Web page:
Keel-laying ceremony for HMCS Margaret Brooke marks a shipbuilding milestone

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Navy News / May 29, 2017

The traditional keel-laying ceremony for the second of the Royal Canadian Navy’s six future Harry DeWolf Class Arctic and Offshore Patrol Vessels, HMCS Margaret Brooke, took place at Halifax Shipyard on May 29, 2017. A keel-laying ceremony is one of the most significant dates in a ship’s construction.

The ceremony was marked by the placing of a coin onto the keel of the ship by Olivia Strowbridge, the first woman in a trade supervisory role at Halifax Shipyard, and its first female certified ship spray painter.  In shipbuilding tradition, this coin will remain embedded within the ship’s structure for its entire life, and will invite good luck for all who sail in it. The coin placed on this ship depicts a four-leaf clover; a symbol with special significance to LCdr Brooke, who carried two four-leaf clovers in a silver locket as a good luck charm following her survival of the sinking of the ferry SS Caribou in 1942. Once the coin was placed, Ms. Strowbridge declared that the keel is now “well and truly laid”.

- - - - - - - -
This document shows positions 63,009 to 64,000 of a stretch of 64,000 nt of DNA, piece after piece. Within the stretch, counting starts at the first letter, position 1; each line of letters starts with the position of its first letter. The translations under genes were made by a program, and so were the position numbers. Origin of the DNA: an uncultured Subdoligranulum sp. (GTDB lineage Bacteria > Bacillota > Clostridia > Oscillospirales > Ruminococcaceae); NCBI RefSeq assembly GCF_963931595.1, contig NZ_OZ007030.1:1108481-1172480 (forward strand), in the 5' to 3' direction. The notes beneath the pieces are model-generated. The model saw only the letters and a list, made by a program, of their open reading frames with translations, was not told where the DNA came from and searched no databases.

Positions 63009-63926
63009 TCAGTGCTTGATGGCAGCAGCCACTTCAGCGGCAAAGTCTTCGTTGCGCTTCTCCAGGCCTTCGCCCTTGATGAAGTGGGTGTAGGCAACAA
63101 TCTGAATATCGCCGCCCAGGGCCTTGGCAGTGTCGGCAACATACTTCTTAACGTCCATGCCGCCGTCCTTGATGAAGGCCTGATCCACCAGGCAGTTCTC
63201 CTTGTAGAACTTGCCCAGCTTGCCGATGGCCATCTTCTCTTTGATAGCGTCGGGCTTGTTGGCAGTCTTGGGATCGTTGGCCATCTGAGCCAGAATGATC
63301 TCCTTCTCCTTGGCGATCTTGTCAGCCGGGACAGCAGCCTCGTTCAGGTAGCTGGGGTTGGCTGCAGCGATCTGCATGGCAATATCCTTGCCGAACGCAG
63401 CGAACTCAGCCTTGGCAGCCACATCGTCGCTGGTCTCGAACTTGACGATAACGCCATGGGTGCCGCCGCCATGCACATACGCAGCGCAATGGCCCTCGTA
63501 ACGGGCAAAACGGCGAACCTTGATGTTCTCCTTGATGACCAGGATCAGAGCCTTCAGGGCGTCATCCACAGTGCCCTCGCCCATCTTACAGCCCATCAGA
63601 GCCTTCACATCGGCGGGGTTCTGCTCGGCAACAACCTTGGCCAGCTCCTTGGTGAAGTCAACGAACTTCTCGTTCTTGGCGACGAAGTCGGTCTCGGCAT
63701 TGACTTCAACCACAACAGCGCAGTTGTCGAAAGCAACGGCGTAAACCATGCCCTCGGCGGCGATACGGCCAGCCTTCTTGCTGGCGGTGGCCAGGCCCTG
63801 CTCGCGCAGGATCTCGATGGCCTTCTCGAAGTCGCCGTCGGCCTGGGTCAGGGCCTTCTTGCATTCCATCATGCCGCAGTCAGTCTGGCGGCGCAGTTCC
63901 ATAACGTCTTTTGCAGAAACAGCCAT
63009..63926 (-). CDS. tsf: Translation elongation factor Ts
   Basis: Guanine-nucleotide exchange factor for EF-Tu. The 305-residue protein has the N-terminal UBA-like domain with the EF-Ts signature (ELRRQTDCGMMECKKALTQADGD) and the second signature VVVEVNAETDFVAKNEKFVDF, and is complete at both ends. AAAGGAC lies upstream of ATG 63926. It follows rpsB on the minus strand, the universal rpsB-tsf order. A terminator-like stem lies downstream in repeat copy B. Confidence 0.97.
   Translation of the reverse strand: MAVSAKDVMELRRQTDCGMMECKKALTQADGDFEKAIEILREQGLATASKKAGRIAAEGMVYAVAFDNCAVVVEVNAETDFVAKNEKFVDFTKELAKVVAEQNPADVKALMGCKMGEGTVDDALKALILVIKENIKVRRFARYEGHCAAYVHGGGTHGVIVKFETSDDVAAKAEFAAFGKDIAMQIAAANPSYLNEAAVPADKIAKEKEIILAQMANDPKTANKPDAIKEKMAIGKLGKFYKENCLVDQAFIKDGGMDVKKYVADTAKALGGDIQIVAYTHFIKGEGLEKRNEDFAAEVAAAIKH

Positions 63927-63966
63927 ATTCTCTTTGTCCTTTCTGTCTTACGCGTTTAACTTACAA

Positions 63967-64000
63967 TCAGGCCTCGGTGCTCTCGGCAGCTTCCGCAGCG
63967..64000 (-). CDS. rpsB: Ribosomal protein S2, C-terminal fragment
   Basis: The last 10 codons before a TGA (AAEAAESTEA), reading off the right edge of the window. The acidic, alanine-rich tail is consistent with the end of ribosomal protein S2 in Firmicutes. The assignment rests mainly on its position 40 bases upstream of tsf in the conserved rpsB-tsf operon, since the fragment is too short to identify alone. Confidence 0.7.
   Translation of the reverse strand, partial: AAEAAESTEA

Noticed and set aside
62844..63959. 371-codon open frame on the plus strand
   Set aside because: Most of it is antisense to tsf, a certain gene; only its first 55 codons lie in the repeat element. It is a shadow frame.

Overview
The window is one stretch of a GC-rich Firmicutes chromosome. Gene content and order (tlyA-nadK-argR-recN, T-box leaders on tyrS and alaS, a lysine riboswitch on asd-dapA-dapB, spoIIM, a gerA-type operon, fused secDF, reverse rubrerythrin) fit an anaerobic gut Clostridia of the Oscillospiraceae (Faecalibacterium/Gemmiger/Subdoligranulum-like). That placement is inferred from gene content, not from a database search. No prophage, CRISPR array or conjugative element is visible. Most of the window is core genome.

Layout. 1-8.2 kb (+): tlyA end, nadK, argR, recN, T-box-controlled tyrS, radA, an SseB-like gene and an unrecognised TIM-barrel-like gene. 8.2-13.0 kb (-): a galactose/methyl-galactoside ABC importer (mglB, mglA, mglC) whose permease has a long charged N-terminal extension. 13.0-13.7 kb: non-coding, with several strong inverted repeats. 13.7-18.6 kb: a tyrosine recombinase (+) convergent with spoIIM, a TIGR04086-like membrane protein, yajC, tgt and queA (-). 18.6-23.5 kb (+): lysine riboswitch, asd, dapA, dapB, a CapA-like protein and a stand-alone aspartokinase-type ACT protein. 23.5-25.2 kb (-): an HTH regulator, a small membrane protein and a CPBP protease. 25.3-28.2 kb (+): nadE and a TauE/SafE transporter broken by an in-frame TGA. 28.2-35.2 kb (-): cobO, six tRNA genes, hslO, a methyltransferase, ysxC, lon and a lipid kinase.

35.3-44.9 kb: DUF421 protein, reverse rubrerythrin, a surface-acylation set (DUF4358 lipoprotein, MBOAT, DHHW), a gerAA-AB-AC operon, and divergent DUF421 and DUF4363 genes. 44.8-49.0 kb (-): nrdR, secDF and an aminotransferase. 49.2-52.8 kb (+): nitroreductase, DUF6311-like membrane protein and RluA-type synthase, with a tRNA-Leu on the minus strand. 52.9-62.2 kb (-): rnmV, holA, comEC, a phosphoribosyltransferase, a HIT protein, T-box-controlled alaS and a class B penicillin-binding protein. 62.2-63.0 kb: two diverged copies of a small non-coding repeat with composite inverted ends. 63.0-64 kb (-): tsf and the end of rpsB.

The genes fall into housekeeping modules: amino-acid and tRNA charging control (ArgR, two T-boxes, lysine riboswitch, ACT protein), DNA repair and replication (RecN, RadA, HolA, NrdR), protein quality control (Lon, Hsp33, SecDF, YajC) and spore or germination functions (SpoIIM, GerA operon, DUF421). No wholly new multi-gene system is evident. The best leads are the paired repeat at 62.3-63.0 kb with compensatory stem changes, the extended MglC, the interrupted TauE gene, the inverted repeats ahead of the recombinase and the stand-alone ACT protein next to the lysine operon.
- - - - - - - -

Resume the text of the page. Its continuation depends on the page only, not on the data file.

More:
This ceremony was also attended by Rear-Admiral John Newton, Commander of Maritime Forces Atlantic; Mr. Kevin McCoy, President of Irving Shipbuilding; and Commander Michele Tessier, the future Commanding Officer of HMCS Margaret Brooke, among others.

Vice-Admiral Ron Lloyd, Commander of the RCN, says the presence of Cdr Tessier held special significance. “I could not be more proud to have the ship’s future Commanding Officer there to participate and represent our generation as we look to follow in the wake of our naval heroes.”

“This keel-laying is another exciting step forward on the road towards Canada’s future fleet,” continues VAdm Lloyd, “This innovative and highly effective class of ship will add to our ability to provide flexible options to Government, to further ensure the defence and security of Canadians.”

In traditional ship construction, the keel typically extends the entire length of the vessel, running along the bottom of the ship and serving as its “backbone”. Today, many ships, including the Arctic and Offshore Patrol Vessels, are instead constructed in modules or blocks, fabricated separately then brought together to form the superstructure of the ship. However, the keel-laying tradition has endured.

HMCS Margaret Brooke is expected to be officially launched in a Naming/Launching ceremony in 2019.